In Depth: The Keys to Selling Your Business to Partners and Investors
When looking to start a new business, two of the first questions we ask ourselves is if the idea is actually any good, and if we have the potential to carry it out. While these are the most basic questions before getting started, our ability to sell is just as vital to our project’s success.
As Jane Rodriguez, Talent Coach, Marketing Consultant and Trainer, explains, "without selling there is no idea and no project. Knowing how to sell a project, an idea, is essential to succeed. First we need investors, then partners and collaborators, and finally customers. And they all, to a greater or lesser extent, have to sell our idea."
Increased competition in certain sectors and the need to find a market niche has led to increasingly greater numbers of professionals and business pitching their products and services to investors, partners and customers. It is because of this heightened competition that the Elevator Pitch, a short speech that lasts the length of an elevator ride, becomes so vital to our project’s future success.
Classic 80’s movie Working Girl, in which Melanie Griffith convinces the company director of her project, or in more recent films such as The Pursuit of Happiness, with Will Smith, have become a reflection of this reality. Far from Hollywood-scripted creativity, the key to a good elevator pitch is not in delivering it between the second and the twenty-ninth floor, but to have your presentation condensed into less than five minutes that includes the three key points of your business: what problem you want to solve, your proposal of how you’ll do it, and how your business performs.
The opportunities to deliver your elevator pitch are numerous, between networking events, investor rounds, trade fairs and conferences and many other situations where expanding our network and extend the boundaries of our business is the main goal. And within these contexts the ability to present a solid Elevator Pitch has become almost an art.
A good elevator pitch is based on understanding your value which should be backed up in your business plan. It is essential to present your ideas in an orderly and clear manner, for which there are certain guidelines.
Eva Martin, Co-founder of Tiendeo, provides us with some general guidelines for presenting a good elevator pitch, regardless of the sector you’re in:
- Proven need in target market and how you bring the solution
- Business model and market potential
- Competitive advantages and differentiation from competition
- Strategy to address the market and tools you have
- Money you need and how you will get it
However, these guidelines are not to be followed so rigidly as to make your discourse a stiff and overly-scripted speech. Ideally, it should adapt to your personal vision, and become part of your brand, a distinctive element of your business.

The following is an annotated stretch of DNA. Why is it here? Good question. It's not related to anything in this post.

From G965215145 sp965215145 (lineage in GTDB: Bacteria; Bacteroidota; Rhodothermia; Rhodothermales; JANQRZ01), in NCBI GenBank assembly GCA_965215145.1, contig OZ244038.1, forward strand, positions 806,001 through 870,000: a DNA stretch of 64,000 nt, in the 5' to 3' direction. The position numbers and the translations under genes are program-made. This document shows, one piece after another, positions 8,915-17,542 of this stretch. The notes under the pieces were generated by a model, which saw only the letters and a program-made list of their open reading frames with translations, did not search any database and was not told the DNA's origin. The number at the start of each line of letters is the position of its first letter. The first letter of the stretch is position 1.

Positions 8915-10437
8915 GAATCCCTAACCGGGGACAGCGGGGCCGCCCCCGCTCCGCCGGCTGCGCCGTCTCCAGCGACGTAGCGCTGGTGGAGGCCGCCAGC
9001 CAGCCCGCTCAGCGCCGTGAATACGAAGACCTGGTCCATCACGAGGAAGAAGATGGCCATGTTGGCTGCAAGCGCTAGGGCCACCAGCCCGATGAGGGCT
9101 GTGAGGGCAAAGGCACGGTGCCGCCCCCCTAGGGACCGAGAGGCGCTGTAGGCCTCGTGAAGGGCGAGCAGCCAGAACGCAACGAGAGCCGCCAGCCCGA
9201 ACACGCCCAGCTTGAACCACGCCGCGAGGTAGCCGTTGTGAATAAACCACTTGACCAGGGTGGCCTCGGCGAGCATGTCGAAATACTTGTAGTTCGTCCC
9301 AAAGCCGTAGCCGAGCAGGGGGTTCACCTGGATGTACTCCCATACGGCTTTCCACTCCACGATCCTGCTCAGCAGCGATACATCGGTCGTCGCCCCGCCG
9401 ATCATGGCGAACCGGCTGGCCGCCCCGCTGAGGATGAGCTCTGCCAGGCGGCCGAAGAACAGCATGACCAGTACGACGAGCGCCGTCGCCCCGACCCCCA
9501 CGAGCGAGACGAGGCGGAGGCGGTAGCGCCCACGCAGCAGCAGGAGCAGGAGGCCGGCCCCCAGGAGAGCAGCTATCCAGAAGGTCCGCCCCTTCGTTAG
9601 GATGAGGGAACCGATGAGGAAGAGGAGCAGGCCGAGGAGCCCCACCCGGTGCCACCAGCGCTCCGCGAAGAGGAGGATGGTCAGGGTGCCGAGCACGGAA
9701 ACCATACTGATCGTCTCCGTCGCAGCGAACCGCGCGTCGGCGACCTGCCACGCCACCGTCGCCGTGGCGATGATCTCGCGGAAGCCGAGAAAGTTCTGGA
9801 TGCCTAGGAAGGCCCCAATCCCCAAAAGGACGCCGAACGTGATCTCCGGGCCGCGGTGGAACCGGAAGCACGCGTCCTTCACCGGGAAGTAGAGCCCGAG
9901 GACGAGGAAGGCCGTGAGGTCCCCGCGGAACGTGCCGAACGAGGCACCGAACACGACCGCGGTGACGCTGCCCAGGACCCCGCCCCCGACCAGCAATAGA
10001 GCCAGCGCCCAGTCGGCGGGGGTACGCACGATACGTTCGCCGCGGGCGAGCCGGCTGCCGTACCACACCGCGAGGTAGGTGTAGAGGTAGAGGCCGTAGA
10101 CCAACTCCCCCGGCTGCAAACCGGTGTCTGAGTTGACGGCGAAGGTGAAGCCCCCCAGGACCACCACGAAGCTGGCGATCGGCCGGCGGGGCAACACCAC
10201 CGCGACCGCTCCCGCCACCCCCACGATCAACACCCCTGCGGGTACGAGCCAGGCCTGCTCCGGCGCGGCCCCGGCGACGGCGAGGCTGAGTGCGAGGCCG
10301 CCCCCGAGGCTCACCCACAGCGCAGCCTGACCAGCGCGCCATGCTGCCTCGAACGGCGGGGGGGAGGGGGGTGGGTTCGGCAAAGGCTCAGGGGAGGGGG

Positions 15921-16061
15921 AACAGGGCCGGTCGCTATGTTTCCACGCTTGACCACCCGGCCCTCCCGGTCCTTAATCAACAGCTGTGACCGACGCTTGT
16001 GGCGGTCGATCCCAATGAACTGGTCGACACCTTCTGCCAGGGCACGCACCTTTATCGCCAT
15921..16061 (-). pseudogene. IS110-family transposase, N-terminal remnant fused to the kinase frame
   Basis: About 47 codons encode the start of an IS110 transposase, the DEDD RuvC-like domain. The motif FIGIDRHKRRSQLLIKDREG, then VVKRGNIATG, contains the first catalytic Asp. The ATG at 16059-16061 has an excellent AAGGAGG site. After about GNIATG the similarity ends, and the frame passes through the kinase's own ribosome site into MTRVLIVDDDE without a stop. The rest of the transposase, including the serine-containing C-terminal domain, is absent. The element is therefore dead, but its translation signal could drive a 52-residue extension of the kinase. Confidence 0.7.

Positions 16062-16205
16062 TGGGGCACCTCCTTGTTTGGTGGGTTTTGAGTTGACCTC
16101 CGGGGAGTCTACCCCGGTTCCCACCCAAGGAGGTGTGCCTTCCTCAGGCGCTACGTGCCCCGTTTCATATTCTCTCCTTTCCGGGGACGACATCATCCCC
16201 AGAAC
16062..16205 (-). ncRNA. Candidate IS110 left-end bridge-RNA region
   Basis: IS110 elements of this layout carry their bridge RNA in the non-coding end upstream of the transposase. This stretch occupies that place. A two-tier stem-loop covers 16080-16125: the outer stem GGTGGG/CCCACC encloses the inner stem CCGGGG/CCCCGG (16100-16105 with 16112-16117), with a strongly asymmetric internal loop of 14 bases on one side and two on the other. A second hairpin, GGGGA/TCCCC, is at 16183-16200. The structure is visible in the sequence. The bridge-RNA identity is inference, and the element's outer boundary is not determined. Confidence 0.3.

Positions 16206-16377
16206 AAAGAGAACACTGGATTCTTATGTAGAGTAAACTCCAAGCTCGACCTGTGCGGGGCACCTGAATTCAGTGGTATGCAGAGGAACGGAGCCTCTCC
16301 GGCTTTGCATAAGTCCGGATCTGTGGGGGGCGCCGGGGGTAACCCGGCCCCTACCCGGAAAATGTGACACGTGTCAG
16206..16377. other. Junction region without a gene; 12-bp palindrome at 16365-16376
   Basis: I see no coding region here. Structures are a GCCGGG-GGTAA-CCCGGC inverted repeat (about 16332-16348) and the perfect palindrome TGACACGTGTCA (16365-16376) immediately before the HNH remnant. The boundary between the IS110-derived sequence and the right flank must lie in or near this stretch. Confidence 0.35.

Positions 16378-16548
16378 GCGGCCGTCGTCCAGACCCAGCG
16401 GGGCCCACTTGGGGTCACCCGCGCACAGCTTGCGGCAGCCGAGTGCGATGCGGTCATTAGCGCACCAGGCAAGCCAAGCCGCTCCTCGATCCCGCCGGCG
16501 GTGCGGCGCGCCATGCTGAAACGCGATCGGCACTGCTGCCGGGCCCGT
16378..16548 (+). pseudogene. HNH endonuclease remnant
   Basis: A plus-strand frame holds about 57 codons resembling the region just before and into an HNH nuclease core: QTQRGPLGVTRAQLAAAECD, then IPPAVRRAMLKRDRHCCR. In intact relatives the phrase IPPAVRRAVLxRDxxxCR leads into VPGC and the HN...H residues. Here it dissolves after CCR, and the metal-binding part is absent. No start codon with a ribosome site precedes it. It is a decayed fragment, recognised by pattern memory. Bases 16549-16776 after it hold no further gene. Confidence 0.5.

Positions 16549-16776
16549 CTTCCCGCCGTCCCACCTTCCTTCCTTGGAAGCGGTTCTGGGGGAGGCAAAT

This last concept is not unique to only entrepreneurs when selling their ideas to investors and business partners. It is also perfectly applicable professionals on a personal level, for example, when on a job search. The Elevator Pitch is a basic tool for all entrepreneurs, freelancers and professionals. It should be based on promoting clearly and effectively your "personal brand". Jane Rodriguez refers to the concept of a personal brand as, "the perception, sustained over time, which our environment has of our talents, about what makes us stand out, and makes us relevant", and becomes a must to achieve our goals. Knowledge and experience in our activity are not enough. We need to know how to sell, which is closely linked with our potential employability.
Another key aspect when selling our personal or our business is not only that we know how to do what we do, but what we can offer a recruiter, partner, client or investor. Paloma Fuentes, Director of Operations for TedCas, explains "to an investor you have to be able to explain how you will make money, regardless of how amazing product your product is. And if you can’t tell a manager how your product will help in the day to day, she won’t care that it can make millions for her company." Along these same lines, Jane Rodriguez points out that this kind of communication is intended to capture the professional interest.
Your message must focus entirely on the point of view and situation of the listener -what problems he or she has, what needs- and then present your project in terms of benefits or solutions relevant to that individual.Like any persuasive communication, the message is aimed at sparking the interest of our listener, trying to awaken some desire for the solutions we offer, and thus lead them to request our services. This is known as the AIDA model in the advertising industry: Attention, Interest, Desire and Action. Using this pattern, your message must focus entirely on the point of view and situation of the listener: what problems he or she has, what needs, and then present your project in terms of benefits or solutions relevant to that individual. Rodriguez advises to "think of your interlocutor as a VIP so to automatically turn your attention to generating the empathy needed to guarantee success."
All these steps should be accompanied by a collaborative attitude and a constant search for synergies that will allow you "to network". To do this, Rodriguez says "we must work continuously on our business or personal brand with the aim of relevant engagement, because if we want a network of committed and loyal customers and collaborators it’s important to share." Naturally, as indicated by Rodriguez, "this requires much time and dedication, without an immediate ROI. But if we take the time to properly sow, the time to collect always comes." Much along these lines, Paloma Fuentes adds that "women have a special sensitivity, we are naturally more empathic. We should exploit these qualities when selling our company, and give them the weight they deserve at every opportunity we get."